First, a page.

Nova Scotia·Opinion

Seniors' pharmacare program changes misleading, says Graham Steele

Changes to the seniors' pharmacare program was a textbook example of how to direct, or misdirect, public attention, says columnist Graham Steele.

Maximum premiums will jump from $424 to $1,200 and the co-pay is dropping from 30 per cent to 20 per cent

The impact of the changes to the seniors' pharmacare program on any individual senior will depend on their income and their specific medication needs. (iStock)

Political communication is an art, and last week the McNeil government painted a Picasso.

The news release issued last Thursday on changes to the seniors' pharmacare program was a textbook example of how to direct, or misdirect, public attention.

Because of the sensitivity of the topic, you can be sure these changes were massaged at the highest levels of the political apparatus.

To understand the artistry of what the government did, you first have to know how seniors' pharmacare works.

Seniors' pharmacare is a major government program, with a budget this year of $166 million. It's insurance for 120,000 seniors against the cost of medication. It's also a big public subsidy.

If you're in the program, your total cost is a combination of two things: your premium and your co-pay.

The premium is an annual fee. Currently the maximum premium is $424. About half of the seniors enrolled in the program pay no premium because of their modest income.

The co-pay is the amount paid at the pharmacy counter. A seniors' pharmacare member currently pays 30 per cent of a drug's cost, up to an annual maximum of $382.

Once the member hits the maximum co-pay (and it doesn't take a lot of medication, or expensive medication, to hit the maximum) the province pays the full cost for the rest of the year.

Maximum premium up

The essence of the changes announced last Thursday are that the maximum premium is going up, and the co-pay is going down. The maximum premium will jump from $424 to $1,200.

The co-pay is dropping from 30 per cent to 20 per cent. The maximum co-pay stays the same at $382.

The impact on any individual senior will depend on their income, and their specific medication needs, in the year ahead.

The fact that the impact on any individual senior can't be predicted precisely leaves plenty of room for artistry in the way the information is communicated.

Misleading impression

The news release on seniors' pharmacare is a carefully-crafted and highly political document.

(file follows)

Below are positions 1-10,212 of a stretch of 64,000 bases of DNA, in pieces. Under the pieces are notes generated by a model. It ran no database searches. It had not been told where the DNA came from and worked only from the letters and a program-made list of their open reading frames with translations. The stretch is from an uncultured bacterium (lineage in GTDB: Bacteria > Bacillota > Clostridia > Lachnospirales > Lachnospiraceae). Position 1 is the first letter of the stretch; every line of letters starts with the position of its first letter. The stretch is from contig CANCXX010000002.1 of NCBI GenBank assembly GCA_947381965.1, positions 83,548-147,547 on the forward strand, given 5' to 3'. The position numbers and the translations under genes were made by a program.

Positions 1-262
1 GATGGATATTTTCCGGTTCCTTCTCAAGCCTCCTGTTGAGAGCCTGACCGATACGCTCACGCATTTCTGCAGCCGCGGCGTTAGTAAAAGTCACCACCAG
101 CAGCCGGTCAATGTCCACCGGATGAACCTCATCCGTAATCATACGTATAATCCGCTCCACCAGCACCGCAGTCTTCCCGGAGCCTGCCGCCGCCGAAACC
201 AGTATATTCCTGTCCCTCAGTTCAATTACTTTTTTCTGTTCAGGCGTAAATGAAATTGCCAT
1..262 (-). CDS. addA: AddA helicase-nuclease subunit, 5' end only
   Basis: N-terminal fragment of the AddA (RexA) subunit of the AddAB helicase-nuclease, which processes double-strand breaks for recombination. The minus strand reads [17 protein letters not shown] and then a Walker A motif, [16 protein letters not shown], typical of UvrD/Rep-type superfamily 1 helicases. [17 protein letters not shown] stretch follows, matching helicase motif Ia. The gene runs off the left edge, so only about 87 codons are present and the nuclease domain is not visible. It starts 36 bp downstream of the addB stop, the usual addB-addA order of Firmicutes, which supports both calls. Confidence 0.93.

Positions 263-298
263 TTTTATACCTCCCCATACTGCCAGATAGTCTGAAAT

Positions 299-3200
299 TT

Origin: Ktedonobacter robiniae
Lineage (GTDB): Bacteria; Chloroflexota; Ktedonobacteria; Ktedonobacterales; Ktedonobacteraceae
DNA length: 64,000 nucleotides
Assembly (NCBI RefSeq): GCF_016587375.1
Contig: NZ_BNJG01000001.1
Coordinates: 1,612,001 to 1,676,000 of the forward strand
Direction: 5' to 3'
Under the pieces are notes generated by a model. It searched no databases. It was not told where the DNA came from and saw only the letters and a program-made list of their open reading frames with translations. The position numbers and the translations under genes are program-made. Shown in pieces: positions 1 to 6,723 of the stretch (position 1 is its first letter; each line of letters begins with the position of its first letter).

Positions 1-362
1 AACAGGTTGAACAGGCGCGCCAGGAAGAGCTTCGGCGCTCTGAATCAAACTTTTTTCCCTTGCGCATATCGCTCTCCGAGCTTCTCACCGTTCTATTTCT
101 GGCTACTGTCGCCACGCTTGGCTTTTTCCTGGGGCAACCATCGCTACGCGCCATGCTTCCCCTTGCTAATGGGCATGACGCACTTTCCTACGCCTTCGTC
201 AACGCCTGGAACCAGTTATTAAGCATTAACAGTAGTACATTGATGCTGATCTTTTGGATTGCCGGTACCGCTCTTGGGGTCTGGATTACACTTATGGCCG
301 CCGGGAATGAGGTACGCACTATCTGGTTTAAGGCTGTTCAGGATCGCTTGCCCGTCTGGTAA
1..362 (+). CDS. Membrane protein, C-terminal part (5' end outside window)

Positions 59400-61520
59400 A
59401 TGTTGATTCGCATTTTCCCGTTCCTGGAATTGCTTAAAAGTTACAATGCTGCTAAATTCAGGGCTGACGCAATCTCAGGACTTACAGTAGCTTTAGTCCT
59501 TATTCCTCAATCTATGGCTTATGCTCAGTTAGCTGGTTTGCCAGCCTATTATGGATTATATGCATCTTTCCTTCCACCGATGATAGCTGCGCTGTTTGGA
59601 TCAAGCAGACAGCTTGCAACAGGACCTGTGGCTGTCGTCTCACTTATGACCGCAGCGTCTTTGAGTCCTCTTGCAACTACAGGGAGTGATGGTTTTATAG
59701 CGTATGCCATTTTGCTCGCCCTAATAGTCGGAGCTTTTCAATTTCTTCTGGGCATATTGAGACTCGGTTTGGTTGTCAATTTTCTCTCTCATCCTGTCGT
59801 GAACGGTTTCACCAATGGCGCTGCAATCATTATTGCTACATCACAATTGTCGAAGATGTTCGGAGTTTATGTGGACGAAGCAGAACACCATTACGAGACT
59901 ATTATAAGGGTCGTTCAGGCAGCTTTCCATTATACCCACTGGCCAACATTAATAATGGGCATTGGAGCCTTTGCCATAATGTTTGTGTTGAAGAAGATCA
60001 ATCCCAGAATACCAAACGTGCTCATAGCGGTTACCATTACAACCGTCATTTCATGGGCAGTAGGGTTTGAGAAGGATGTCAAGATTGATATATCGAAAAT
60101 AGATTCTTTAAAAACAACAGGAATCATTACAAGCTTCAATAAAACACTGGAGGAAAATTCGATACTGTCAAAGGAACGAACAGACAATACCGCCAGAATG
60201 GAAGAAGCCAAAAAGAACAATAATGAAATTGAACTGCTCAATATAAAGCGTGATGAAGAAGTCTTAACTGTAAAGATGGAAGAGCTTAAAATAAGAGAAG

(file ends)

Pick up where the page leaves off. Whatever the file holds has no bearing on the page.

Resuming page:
There is not one sentence in it that is untrue, and yet the overall impression is, in my view, misleading.

The headline is "Lower seniors' pharmacare co-pays begin April 1," followed by a lead paragraph saying "Nova Scotians enrolled in the program will soon pay less each time they pick up a prescription."

That sentence is true, but it leaves out two important qualifications.

First, the change in co-pay won't matter to anyone who takes enough medication to hit the ceiling anyway. They will pay slightly less each time they fill a prescription, but their total annual cost is the same.

It also leaves out the other part of the equation: the premium. The total cost of seniors' pharmacare will be going up for many seniors. But how many?

No clouds allowed

You may look in vain in the news release, or any of the department's supporting information on its website, for an answer to that question.

This sunny ways news release won't allow any clouds.

We're told that 47,500 seniors will be exempt from premium; 12,000 seniors will see their premium drop to zero for the first time; 29,000 seniors will qualify for a reduced annual premium. Good news.

But nowhere is it stated how many will pay more.

The answer, which I obtained only by inquiring at the Department of Health and Wellness, is 33 per cent. In other words, 40,000 seniors will pay a higher premium, starting April 1.

No debate

This is, by any measure, a major policy change.

Frankly, the changes strike me as reasonable, or at least defensible. A more rigorously income-tested approach to an important, expensive program like seniors' pharmacare is good public policy.

But there has been no debate in the legislature, no discussion paper, no public consultation.

Some households will take a substantial hit. If the same thing had been done via taxation, there would have been an uproar.

As an ex-politician, I can admire the way public reaction was managed.

As a citizen, though, I want to shout from the rooftops: "Don't you see what they just did there?"

Net revenue generator

The other important question is how much all of these changes will cost, or, as I suspect, how much extra revenue the changes will generate.

I asked the Department of Health and Wellness twice for the expected budgetary impact. The department declined twice to provide a figure.

It is inconceivable that the government would undertake a major overhaul of a sensitive program without having a very good idea of the dollars involved.

Their refusal to provide a figure only reinforces my suspicion that the changes are a net revenue generator for the government.

But that story — that these changes are being driven by revenue considerations — doesn't fit the overall good-news framing.

So it got left out.

Textbook.

About the Author

Graham Steele

Political analyst

Graham Steele is a former MLA who was elected four times as a New Democrat for the constituency of Halifax Fairview. He also served as finance minister. Steele is now a political analyst for CBC News.

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